Next Article in Journal
Merging Metallic Catalysts and Sonication: A Periodic Table Overview
Next Article in Special Issue
Functional and Biochemical Analysis of Glucose-6-Phosphate Dehydrogenase (G6PD) Variants: Elucidating the Molecular Basis of G6PD Deficiency
Previous Article in Journal
Microwave-Assisted Synthesis of Co3(PO4)2 Nanospheres for Electrocatalytic Oxidation of Methanol in Alkaline Media
Previous Article in Special Issue
The Distribution and Strength of Brönsted Acid Sites on the Multi-Aluminum Model of FER Zeolite: A Theoretical Study

Catalysts 2017, 7(4), 120; https://doi.org/10.3390/catal7040120

Article
Quantitative Structure-Thermostability Relationship of Late Transition Metal Catalysts in Ethylene Oligo/Polymerization
by 1,2,*, 1,2, 1,2 and 1,2,*
1
Key Laboratory of Engineering Plastics and Beijing National Laboratory for Molecular Science, Institute of Chemistry, Chinese Academy of Sciences, Beijing 100190, China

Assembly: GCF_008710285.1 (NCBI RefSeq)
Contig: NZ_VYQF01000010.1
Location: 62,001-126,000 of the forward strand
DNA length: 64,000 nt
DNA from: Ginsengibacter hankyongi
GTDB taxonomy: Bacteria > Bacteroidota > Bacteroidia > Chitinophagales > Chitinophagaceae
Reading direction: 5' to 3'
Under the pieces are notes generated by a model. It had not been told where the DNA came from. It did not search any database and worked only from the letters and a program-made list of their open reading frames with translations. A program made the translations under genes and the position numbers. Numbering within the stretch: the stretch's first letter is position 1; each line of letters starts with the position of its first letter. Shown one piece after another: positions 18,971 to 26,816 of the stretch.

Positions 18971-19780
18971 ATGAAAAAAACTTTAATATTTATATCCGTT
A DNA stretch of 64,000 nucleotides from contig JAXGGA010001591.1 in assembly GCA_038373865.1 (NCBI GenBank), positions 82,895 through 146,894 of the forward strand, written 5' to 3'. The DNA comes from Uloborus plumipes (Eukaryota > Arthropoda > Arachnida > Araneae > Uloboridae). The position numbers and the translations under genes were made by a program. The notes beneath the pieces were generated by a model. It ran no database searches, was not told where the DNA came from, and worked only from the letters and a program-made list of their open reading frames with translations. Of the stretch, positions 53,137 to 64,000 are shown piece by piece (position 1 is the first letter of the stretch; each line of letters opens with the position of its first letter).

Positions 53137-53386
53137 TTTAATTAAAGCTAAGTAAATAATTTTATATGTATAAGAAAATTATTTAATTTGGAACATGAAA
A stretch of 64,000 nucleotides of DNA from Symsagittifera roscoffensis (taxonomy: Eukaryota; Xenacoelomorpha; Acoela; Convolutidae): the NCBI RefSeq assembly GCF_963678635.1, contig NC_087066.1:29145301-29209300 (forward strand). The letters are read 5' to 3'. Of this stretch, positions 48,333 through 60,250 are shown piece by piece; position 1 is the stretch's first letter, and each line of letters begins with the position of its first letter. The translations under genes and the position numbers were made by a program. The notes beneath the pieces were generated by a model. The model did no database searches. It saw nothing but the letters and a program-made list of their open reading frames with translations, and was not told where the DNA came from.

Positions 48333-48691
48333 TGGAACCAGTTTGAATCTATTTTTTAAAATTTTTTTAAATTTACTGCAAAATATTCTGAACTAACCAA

2
University of Chinese Academy of Sciences, Beijing 100049, China
*
Authors to whom correspondence should be addressed.
Academic Editor: José R. B. Gomes
Received: 23 February 2017 / Accepted: 14 April 2017 / Published: 18 April 2017

Abstract

:
Quantitative structure–thermostability relationship was carried out for four series of bis(imino)pyridine iron (cobalt) complexes and α-diimine nickel complexes systems in ethylene oligo/polymerization. Three structural parameters were correlated with thermal stability, including bond order of metal-nitrogen (B), minimum distance (D) between central metal and ortho-carbon atoms on the aryl moiety and dihedral angle (α) of a central five-membered ring. The variation degree of catalytic activities between optimum and room temperatures (AT) was calculated to describe the thermal stability of the complex. By multiple linear regression analysis (MLRA), the thermal stability presents good correlation with three structural parameters with the correlation coefficients (R2) over 0.95. Furthermore, the contributions of each parameter were evaluated. Through this work, it is expected to help the design of a late transition metal complex with thermal stability at the molecular level.
Keywords:
structure–thermostability relationship; late transition metal complex; homogeneous catalysis; ethylene polymerization; molecular modeling

1. Introduction